Monday, February 9, 2015

Monday is Brew Day


Monday started off with clearing the kitchen counters for brewing beer. Today, I am brewing a 5 gallon all grain porter kit from Brewer's Best. Sometimes referred to as BIAB for Brew in a Bag.

I wash and sanitize a 4.5 gallon stock pot and bring 3.5 gallons of water to 165 degrees. I have a single wall stainless steel stock pot, to minimize heat loss to the environment, I wrap a cotton towel, secured with binder clips, around the pot.

While the water is heating. I split my ingredients for the batch. My kitchen stove cannot boil 6.5 - 8 gallons of water required for the full batch. For the porter, BIAB included all the grains in one bag. Sometimes the grains are packaged separately. Before I put the grains into a seeping bag, I'll use a large stockpot to mix the 5 types of grains.
While the water reaches 165 degrees, I sewed up a steeping bag with a roll of cotton sock like fabric. I'll seep a few batches out of this bag. I could purchase a bag for $10, but a few minutes on the sewing machine takes care of that expense.   
Once the water reaches 165 degrees, I add the mash bag. I monitor the temperature of the mash for the next hour, every twenty minutes I make sure the mash is about 157 degrees. I use a large spoon to push the mash bag around, making sure the grains are all properly steeped. While the steeping is going on, I prepare for draining the mash bag (6 pounds of grain, now soaked, and about 150 degrees). A bonus arm workout includes, holding the extra large mash bag above the pot while the mash bag drains.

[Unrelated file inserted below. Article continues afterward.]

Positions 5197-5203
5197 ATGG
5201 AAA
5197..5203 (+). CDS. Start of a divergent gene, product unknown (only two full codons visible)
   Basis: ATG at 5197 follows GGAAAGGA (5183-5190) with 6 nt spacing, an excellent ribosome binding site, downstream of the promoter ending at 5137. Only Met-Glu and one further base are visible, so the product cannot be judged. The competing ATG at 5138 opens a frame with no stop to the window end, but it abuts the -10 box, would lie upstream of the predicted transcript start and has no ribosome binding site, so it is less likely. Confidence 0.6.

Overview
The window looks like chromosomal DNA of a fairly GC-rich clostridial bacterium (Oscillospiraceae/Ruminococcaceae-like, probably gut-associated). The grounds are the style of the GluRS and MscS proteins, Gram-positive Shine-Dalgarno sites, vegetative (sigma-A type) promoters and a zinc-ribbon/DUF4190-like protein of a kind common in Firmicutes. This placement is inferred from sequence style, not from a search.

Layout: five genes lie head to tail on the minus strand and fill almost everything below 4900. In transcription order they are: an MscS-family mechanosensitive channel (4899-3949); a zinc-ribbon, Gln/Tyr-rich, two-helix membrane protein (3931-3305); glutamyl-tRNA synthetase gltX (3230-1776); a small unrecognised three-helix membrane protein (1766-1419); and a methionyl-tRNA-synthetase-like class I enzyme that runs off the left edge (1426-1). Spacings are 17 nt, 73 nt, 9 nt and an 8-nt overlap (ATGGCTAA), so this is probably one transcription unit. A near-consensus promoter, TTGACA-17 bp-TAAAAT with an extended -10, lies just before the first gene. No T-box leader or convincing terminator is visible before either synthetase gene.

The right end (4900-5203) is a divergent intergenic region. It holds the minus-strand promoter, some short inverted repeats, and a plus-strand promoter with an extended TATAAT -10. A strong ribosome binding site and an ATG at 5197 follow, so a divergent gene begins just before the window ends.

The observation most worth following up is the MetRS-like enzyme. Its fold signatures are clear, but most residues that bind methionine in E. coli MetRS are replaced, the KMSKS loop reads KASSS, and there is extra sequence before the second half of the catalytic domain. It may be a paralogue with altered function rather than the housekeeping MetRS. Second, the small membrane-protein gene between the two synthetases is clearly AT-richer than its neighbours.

Once the mash bag is removed from the wort, I place a colander over a 2.5 gallon food grade bucket. To get all the "tea" like flavoring out of the mash bag, I pour one gallon of cool water over the mash bag. This step is called lautering. The liquid that settles into the bucket is poured back into the pot.

I turn the burner on high and return the mash to a boil. Once boiling, I add my first set of hops. The mash is now called a wort. After 30 minutes of boil time, the second set of hops is added. Then continues to boil for another 30 minutes.

Now it's time to remove the wort from the heat source. As fast a possible, I bring down the temperature of the wort from 200 to 70 degrees. This takes a lot of water. I pour just under 2 gallons of wort into two different enamel ware stock pots. The basin helps me save the water I used to cool down the wort. I use a plastic tube to siphon out the water. 

The excess, warm water is taken out to the garden or poured on trees. With washing, sanitizing, and cooling the wort, I take more than 10, 2.5 gallon buckets outside. There is still quite a bit of water going down the drain. I try to re-purpose as much water as I can.

When the wort cools to 70 degrees, I take a reading on the hydrometer. Today's reading was 10/1000ths below my Original Gravity (OG) target. I'll have to do some research, because it was pretty foggy today and the atmosphere has to push the hydrometer down. Usually, my reading is at the top of the OG target.
I sprinkle the yeast on top of the wort. Now, we have the potential for beer. The yeast gets the fermentation process started to make beer. I use a rubber mallet to secure the lid on the fermentation bucket. Install the air lock and wait for the sweet sound of the air lock bubbling.
This is a the basic procedure for making beer. I used pots and utensils I had handy in my kitchen. The next step would be to put more money into the procedures to make a full 5 gallon batch. But if I do that, why not go 10 gallon brews? I have 6, 5 gallon brews under my belt. Up to this point, most of my investment has gone into the basic brewing kit, a couple of books, and ingredients. I prefer all grain ingredient kits, they are cheaper than extract kits. Although extracts kits are a bit easier.


  1. I just got new pajamas made for me. Where are those pics?

  2. Probably Monday. Bottling & transferring Hard Cider tomorrow.